The Gordon Banks’ green gloves that Iribar pursued in an Athletic Club expedition

There is no discussion on the football’s environment about what the most special position on the pitch is. Goalkeepers are by far who set an example for football players’ next generations, the ones who remember every emblematic keeper starring in a World Cup for the rest of their lives.

Undoubtedly, the image that any child may keep from a top competition like that is linked to Gordon Banks and Jose Angel Iribar, two of the greatest goalkeepers in football history. They both could live the experience to play at the 1966 World Cup, besides Gordon Banks became World Champion with England back then.

Keepers such as Gordon Banks believed gloves were an essential part of any goalkeeper’s kit bag, especially if the ball was slippery. Speaking to Charlie Buchan’s Soccer Gift Book in 1967, Banks advised young readers to always carry a pair; “The slight slippery feeling you get is far outweighed by the advantages on a wet day,” advised England’s World Cup winning stopper. “I aim to do more punching on a wet day and without gloves this is dangerous.”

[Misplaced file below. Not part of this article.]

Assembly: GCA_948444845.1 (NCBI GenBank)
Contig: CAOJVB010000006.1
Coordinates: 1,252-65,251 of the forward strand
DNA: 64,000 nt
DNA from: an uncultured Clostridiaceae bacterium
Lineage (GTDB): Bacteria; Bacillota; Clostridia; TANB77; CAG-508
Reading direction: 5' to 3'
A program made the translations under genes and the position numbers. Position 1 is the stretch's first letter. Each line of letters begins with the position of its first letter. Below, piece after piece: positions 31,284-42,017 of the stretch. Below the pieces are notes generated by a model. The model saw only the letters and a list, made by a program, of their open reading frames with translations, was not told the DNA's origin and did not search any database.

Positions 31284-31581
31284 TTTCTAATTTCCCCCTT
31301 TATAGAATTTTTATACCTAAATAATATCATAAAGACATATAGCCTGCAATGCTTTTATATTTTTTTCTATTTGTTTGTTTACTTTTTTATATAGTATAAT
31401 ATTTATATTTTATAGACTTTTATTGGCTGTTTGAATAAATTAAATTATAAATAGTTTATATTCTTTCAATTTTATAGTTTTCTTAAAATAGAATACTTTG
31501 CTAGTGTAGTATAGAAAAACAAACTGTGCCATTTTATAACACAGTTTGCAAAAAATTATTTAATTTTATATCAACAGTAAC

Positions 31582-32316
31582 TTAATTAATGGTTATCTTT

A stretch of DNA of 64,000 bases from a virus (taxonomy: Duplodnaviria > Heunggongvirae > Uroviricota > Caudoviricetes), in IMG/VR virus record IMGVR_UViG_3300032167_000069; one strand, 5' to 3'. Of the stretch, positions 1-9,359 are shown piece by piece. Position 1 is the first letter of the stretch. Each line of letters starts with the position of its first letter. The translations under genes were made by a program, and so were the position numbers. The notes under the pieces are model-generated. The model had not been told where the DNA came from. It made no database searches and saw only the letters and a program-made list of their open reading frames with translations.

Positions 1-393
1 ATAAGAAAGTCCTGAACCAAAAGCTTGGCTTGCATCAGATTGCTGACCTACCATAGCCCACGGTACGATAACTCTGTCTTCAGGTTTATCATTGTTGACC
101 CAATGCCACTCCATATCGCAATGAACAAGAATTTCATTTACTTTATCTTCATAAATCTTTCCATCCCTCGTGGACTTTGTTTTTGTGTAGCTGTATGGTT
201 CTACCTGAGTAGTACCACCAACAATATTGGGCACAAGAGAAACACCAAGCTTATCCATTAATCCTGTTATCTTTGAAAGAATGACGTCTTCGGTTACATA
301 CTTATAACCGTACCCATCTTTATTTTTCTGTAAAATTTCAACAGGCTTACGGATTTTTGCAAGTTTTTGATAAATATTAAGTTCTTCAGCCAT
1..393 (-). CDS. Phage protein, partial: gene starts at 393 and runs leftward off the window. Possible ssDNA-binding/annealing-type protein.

In the days before keepers were able to command huge fees for wearing a particular brand of goalkeeper gloves, England’s Gordon Banks reputedly bought the pair of thin string gloves that he wore in the 1966 World Cup final for a few shillings from an Army & Navy store in London.

Iribar said he noticed Gordon Banks played with green gloves, “which were of a higher quality than the ones we used in our games with Athletic. The gloves we used were similar to what we wore when it was cold in the streets.”

“Then, on a trip to England with Athletic I seized the opportunity and was able to find that type of gloves I was looking for. The truth is that I could get them in a store in the end. After that, I played for two years with those magnificient gloves which tied perfectly to my hand and were very fine. We also had to tie them with tape to maintain the sujecion in the hand.”

We will always remember the great save he made to Pele’s header at the 1970’s World Cup in Mexico. It’s an unforgettable image of football history and it is frankly masterful. Rest in peace.

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